Jonathan Ernst / Reuters

“Democrats have become the party of crime,” President Donald Trump declared on Thursday night at a rally in Missoula, Montana. At the same rally, Trump praised as “my kind of guy” a member of Congress who violently attacked a reporter, choked him, and then lied to the police about his crime.

Just a week before, Trump had praised his party as the party of “law and order and justice.” And only a week before that, The New York Times had published a huge, meticulously detailed report alleging decades of deliberate financial and tax fraud by Trump and his family.

It’s not just the president. In July, Donald Trump Jr. seemed extremely concerned about the potential for political rhetoric to incite violence. He condemned threats against Rand Paul, speculating that they had been incited by Maxine Waters, the California representative who had said, at a political rally, “If you see anybody from that Cabinet in a restaurant, in a department store, at a gasoline station, you get out and you create a crowd and you push back on them and you tell them they’re not welcome anymore, anywhere.”

On October 18, Donald Trump Jr. campaigned in Michigan alongside Ted Nugent, the NRA board member who has delivered death threats against Hillary Clinton and Barack Obama, whom he called a “subhuman mongrel.”

In the contest for Florida’s 27th Congressional District, Republicans are excoriating the former Clinton Cabinet secretary Donna Shalala as an apologist for Fidel Castro. (Shalala had made the mistake of including California Representative Barbara Lee among the Democratic women invited to campaign for her. Lee genuinely has been a Castro sympathizer.)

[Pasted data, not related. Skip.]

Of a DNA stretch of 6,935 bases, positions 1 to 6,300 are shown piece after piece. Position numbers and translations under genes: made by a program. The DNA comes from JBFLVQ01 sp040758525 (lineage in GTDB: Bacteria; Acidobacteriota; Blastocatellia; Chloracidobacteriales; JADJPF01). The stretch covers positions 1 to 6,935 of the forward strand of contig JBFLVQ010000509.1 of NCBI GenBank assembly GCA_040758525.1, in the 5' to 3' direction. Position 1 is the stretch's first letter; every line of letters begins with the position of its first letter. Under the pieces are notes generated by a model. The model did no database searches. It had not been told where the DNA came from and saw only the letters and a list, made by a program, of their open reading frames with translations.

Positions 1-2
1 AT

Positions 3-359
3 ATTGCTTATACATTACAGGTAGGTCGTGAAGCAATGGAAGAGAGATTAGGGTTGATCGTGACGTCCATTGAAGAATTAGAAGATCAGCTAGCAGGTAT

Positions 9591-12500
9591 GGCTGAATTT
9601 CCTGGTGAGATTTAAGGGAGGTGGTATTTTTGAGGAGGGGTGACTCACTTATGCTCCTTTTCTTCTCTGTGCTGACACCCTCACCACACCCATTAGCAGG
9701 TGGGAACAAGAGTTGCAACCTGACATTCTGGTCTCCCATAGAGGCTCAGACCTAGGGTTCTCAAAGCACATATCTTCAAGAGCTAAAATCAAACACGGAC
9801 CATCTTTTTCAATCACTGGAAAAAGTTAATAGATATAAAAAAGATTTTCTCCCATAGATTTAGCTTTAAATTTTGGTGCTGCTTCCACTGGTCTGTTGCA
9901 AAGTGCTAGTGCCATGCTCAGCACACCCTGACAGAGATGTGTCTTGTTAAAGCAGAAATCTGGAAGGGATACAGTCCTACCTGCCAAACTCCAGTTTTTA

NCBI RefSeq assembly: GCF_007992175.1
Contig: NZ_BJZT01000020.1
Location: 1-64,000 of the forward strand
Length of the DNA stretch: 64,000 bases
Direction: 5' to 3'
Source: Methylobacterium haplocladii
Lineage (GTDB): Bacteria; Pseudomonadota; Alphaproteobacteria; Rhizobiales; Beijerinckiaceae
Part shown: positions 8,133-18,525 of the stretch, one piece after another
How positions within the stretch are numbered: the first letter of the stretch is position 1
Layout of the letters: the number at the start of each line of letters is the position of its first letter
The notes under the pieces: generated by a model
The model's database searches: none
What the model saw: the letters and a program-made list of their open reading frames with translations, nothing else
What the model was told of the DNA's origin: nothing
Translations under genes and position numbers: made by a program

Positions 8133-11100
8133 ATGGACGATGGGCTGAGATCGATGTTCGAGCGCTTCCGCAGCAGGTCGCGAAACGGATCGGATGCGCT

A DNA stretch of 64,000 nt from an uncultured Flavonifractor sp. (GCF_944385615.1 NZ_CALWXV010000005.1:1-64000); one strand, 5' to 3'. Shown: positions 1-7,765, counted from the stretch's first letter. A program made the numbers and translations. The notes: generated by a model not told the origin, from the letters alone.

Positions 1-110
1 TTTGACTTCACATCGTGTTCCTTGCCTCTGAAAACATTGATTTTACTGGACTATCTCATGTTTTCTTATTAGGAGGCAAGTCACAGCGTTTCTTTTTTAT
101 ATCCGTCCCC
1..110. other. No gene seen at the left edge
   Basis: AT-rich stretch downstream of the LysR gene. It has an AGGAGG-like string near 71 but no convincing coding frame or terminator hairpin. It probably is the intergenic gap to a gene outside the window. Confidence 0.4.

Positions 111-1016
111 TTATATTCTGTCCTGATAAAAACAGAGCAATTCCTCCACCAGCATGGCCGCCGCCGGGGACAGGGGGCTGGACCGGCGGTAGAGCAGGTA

Communist dictators are bad. Every Republican knows that! Except the Republican at the top of the ticket. At a rally in Wheeling, West Virginia, on September 30, Trump avowed a passionate devotion to the North Korean communist dictator, Kim Jong Un. “We went back and forth. And then we fell in love, okay? No, really, he wrote me beautiful letters, and they’re great letters. We fell in love.”

You can call this “the politics of bad faith,” as many Trump critics do and will. But it’s actually weirder than that. Republicans keep trying to revive themes from the Nixon and Reagan eras—and keep bumping into the truth that not only their president, but also many of their voters, believe exactly the opposite.

Republicans are conscious of Trump’s incitements at the time they occur. Yet they somehow cannot retain the memory of those incitements between the occurrences. “Republicans produce jobs, Democrats produce mobs” has become the party’s closing slogan—even as it urges voters to think of the election as a referendum on the record of Trump, the mob-leader-in-chief. How is this even done? Where does the mind find these resources? It’s beyond hypocrisy—it’s a double-folded state of being, and it will go on so long as the need to make excuses for Donald Trump continues.

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